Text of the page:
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Readers weigh in on wayward golf balls
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Jerry Weed believes the City of Manteca should be the responsible party when a wayward golf ball flies over the fence at Crom Street and hits someone or something.

He was one of several readers who weighed in their two cents after reading my recent column about a Manteca resident’s dilemma when her car sustained a dent and a cracked windshield from an errant golf ball coming from the golf course while driving on Crom. Olivia (she did not leave her last name in her voice mail message) first went to talk to the staff at the golf course to seek a financial remedy. She was told the golf course was not responsible and referred her to the people at City Hall. They told her the city was not responsible either and informed her that she should go after the guilty golfer who sent the errant golf ball the wrong way and then perhaps she could get some recourse by going after the player’s insurance.

But Weed, as well as a few others, did not think that was a practical or even reasonable solution. They asked, how would you know who was the responsible golfer in the first place? But they did not really go so far as to say that would be tantamount to finding a needle in a haystack. Besides, maybe the poor golfer was not even aware that their miss on the links hit someone or something on the street, said an amused Weed who spends quite a bit of time on the greens.

Local comedian Joe Rivera, who was the host and promoter of the 209 comedy competition at Rookies on Oct. 10, said he always takes Crom as a way to avoid the stop lights on Louise Avenue when he goes home to Lathrop and has been quite lucky so far.

“I have never had a problem with golf balls on Crom. I always take Crom from Union to get to Airport on my way back home to Lathrop. It is quicker than going to the lights on Louise,” he wrote in his e-mail.

Just as fortunate to date are Paul and Marla Anderson who don’t just drive by Crom; they are practically next-door neighbors to the golf course.

“We live in Greenview Estates and have not had a golf ball hit the car or us for the 15 years we have lived here, and we are in and out on Crom all day,” e-mailed the Andersons.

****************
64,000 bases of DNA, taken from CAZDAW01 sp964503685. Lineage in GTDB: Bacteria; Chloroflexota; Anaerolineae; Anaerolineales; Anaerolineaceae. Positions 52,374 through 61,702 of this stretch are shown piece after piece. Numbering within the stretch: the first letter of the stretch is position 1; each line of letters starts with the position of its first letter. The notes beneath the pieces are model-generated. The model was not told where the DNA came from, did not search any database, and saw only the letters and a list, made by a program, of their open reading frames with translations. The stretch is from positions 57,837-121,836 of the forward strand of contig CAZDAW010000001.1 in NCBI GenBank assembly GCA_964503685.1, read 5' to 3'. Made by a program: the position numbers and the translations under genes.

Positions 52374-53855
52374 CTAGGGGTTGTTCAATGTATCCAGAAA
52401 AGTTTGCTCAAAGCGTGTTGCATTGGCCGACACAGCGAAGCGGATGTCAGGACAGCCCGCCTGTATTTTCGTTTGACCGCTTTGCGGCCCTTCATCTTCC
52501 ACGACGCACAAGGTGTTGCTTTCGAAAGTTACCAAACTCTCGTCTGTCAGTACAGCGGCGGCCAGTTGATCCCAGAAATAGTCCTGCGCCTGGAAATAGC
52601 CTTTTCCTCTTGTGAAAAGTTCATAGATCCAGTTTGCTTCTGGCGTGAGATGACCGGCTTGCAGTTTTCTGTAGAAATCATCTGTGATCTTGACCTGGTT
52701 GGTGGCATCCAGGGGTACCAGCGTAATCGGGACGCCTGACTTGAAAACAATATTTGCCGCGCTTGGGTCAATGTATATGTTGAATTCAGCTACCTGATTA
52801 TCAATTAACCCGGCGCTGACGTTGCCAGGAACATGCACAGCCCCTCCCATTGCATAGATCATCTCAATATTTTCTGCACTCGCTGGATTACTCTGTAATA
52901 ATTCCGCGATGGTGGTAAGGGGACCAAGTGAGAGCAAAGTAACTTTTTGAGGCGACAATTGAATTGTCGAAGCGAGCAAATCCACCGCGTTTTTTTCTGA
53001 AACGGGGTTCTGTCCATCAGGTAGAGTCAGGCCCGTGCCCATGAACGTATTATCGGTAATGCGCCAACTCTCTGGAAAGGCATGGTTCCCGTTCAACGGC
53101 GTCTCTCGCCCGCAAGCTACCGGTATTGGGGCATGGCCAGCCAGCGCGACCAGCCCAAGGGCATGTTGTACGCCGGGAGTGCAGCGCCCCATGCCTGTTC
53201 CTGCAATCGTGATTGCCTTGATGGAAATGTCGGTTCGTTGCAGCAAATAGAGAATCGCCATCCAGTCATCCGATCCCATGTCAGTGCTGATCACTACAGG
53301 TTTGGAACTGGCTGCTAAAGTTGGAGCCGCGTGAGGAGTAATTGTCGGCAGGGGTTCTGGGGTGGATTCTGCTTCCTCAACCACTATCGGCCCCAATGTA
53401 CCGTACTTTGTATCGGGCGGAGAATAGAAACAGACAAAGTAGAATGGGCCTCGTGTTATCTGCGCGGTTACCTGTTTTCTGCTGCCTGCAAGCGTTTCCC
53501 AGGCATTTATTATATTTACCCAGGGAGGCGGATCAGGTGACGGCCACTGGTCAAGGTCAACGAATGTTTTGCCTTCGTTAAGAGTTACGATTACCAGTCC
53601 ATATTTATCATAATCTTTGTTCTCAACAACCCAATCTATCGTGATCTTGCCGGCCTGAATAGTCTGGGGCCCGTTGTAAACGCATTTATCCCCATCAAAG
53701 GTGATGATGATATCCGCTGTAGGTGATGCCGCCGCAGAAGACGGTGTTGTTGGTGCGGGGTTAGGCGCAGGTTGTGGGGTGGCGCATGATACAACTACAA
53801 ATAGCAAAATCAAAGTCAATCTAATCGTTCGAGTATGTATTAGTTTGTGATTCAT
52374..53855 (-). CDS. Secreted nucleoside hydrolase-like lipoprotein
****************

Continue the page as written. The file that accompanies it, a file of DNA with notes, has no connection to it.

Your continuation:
“HOWEVER!!!” they added with enough emphasis. “Maybe you should ask the city, who is placing responsibility on the home buyers: what about the city for putting in a street where they did?”

Of course, the issue is now water under the bridge, but the Andersons say that in retrospect, the city could have designed things differently “so that homes backed up to where the golf course fence is (along Crom) and Crom Street (could have been) moved one street of (the) homes to the north.”

As for the city advising victims to go after the owner of the wayward golf ball, the Andersons, like several people I talked to, said they see that as a futile effort if not a wild goose chase.

“The city says you need to find who hit the ball!!! Come on, we all know that is about impossible. Even the person who hit the ball may not always know it hit someone or something,” said the Andersons.

But perhaps one of the more interesting feedback I received came from Mantecan Harold Ortega who, like the Andersons, lives in the upscale developments on the north side of Crom across from the golf course.

“I have had experience with golf balls flying over the fence and bouncing down Crom. When my little girl was younger, we thought it was fun to walk the dog and see if we could find golf balls down the street and also in (the) school yard in Stella Brockman (elementary school),” he wrote in his e-mail.

“Now, we don’t do that anymore due to the hazard of almost being hit by a golfer,” he said.

He realizes the city’s explanation that as far as the law states, the municipality which owns the public golf course is immune from any liability resulting from an out-of-bounds golf ball hitting a vehicle or someone because the golf course was already there when the houses were built at Greenview Estates and homeowners should have been aware of that and the hazards that came with that proximity.

Still, Ortega said, “the only thing that makes me nervous is the children walking to and from (Stella Brockman) school, because I know in this day and society, no one would come forward if they hit someone or something on Crom Street.”

Ortega has a good point. Anybody who has driven by Crom during any given school day knows that there is always a good number of young pedestrians pounding the pavements there morning and afternoon to and from school. I just hope and pray that nothing more serious than a car dent or cracked windshield from a flying golf ball will ever see the light day on Crom Street.
To contact Rose Albano Risso, e-mail or call (209) 249-3536.